'The real currency will always be ideas': Stack's Iain Hunter on what it takes to be a great creative

Iain Hunter, executive creative director at Stack

The Drum sits down with Iain Hunter, executive creative director at Stack, to find out what he thinks makes a great creative. For him, great creatives never run dry of ideas and are the least resistant to change.

What does it take to be a great creative? Tough one.

Is it attrition? Sounds a little dull. Fear? Bit obvious. Rule-breaker? They’re actually the creatives I hate – well, the self-titled ones, anyway.

My mind spins back through the people I’ve worked with, learnt from, competed against – looking for a common thread. Got it.

I think what makes most of the great creatives great is the inherent belief that whatever the problem, the pressure, or the timing, there is always another great idea just waiting to be hatched – the well never runs dry.

When you work for people who have it, it can be a nightmare – they’re hard to please because they know there is always more, and if you can’t find it, they will. When you’re up against someone with it, you can’t rest because they’re never done and it’s not over until your work’s running and theirs isn’t. And when you work with someone who has it, and you get to the office with a proper hangover and an approaching deadline, you thank whatever’s holy to you.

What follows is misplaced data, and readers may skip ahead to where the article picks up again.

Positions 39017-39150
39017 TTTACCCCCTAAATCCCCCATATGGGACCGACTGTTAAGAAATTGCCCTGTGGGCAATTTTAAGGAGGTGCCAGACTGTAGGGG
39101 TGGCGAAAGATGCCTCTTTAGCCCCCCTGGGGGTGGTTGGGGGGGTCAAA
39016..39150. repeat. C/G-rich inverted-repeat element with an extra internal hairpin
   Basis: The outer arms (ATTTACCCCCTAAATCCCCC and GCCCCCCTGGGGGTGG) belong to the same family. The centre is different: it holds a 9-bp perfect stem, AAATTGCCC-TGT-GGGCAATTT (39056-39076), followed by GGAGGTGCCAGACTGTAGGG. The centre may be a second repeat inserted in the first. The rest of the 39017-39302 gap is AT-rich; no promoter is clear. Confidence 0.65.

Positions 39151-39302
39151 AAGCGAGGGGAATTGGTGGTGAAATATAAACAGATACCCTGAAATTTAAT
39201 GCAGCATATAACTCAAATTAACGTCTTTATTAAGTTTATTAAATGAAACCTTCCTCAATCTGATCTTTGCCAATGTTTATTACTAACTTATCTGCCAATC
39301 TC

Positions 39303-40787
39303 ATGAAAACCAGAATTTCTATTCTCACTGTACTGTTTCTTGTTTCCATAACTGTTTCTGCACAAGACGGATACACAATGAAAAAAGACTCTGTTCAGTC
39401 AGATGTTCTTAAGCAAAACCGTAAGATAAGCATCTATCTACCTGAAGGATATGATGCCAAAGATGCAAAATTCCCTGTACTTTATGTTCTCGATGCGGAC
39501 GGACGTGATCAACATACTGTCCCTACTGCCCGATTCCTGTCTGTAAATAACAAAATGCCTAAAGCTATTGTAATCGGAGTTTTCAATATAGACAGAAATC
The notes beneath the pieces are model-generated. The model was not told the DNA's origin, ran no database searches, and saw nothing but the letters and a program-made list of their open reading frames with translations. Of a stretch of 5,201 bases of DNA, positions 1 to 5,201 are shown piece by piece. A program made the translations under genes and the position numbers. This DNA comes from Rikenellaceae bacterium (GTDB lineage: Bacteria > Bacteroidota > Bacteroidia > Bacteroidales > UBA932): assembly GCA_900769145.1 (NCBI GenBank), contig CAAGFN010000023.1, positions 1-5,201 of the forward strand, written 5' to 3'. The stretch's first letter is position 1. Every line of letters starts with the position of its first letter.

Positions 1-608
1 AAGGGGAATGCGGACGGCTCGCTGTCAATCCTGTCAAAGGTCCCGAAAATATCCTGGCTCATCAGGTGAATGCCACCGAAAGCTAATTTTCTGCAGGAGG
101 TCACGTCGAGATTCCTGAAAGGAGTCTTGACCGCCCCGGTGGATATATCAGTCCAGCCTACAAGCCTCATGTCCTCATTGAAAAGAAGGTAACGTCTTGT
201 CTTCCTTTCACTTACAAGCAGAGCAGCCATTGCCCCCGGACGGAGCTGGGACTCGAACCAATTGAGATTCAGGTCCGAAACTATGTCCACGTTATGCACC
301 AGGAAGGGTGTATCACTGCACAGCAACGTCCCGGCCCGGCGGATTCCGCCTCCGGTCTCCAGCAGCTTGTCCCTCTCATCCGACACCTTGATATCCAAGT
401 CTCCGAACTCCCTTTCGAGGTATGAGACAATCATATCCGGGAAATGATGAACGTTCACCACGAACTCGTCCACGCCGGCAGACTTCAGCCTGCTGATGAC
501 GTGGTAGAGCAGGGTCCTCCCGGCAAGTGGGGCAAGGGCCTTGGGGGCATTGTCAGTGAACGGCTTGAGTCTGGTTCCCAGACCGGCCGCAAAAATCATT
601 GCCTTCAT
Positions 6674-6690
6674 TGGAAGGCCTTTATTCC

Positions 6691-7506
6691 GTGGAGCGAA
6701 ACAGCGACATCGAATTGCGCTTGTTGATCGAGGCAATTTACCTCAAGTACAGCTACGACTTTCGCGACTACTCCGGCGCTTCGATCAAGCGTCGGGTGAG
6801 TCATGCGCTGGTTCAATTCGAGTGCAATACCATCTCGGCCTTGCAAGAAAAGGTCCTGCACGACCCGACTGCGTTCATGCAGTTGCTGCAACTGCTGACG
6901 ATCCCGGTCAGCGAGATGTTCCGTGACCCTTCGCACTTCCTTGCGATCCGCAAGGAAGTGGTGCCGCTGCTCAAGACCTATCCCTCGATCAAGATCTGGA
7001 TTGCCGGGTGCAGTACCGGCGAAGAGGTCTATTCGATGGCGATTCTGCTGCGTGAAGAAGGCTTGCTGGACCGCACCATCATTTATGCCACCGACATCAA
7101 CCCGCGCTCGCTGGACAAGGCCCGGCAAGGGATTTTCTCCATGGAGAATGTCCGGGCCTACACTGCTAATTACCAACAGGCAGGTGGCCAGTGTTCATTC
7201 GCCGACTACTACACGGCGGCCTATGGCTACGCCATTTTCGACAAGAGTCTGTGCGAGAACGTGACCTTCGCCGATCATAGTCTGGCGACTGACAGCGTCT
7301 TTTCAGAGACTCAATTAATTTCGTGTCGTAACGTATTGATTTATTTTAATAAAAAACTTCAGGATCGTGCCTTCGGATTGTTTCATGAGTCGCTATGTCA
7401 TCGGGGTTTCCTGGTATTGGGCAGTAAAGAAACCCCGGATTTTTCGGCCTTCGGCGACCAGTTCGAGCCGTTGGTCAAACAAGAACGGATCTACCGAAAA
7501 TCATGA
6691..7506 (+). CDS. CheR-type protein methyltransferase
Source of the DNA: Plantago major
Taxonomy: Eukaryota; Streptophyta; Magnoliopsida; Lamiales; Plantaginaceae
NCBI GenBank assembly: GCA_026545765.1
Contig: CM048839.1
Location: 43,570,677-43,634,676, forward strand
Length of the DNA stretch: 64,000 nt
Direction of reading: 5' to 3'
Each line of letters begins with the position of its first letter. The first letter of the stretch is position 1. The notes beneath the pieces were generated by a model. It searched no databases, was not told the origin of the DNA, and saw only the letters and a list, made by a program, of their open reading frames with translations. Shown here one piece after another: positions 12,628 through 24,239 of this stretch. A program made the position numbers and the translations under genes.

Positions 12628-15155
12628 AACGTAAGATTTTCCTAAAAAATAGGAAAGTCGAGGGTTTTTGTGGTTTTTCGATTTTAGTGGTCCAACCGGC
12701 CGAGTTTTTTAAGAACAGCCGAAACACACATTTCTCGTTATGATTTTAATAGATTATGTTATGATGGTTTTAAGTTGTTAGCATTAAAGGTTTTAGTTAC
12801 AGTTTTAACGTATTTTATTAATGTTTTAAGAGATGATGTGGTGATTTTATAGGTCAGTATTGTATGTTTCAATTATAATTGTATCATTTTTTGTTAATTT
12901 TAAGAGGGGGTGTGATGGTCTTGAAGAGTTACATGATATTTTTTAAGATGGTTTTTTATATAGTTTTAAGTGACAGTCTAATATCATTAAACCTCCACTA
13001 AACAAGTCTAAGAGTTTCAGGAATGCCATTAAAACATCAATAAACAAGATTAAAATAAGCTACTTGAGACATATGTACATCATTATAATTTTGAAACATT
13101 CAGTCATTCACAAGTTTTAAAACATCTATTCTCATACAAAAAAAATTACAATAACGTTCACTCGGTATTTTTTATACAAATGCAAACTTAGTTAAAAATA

I’ve also found that the people who never run dry are the least resistant to change. They know that the real currency will always be ideas, and the latest channels and tech are simply conduits to new and better ones.

Which doesn’t mean complacency or laziness. Most of the great creatives I’ve met are well aware they have a talent/knack/ability and respect it. One really talented guy I know says he has no idea where the next idea is going to come from, and is slightly terrified that one day it might just stop.

So what if that happens? One morning you stash your fixie, take your beanie off, sip your flat white, open your pad and oh shit – the ideas factory is no longer open for business.

Well, there’s nothing else for it – you’ll have to move into planning.

This article was originally published in the 26 October edition of The Drum.

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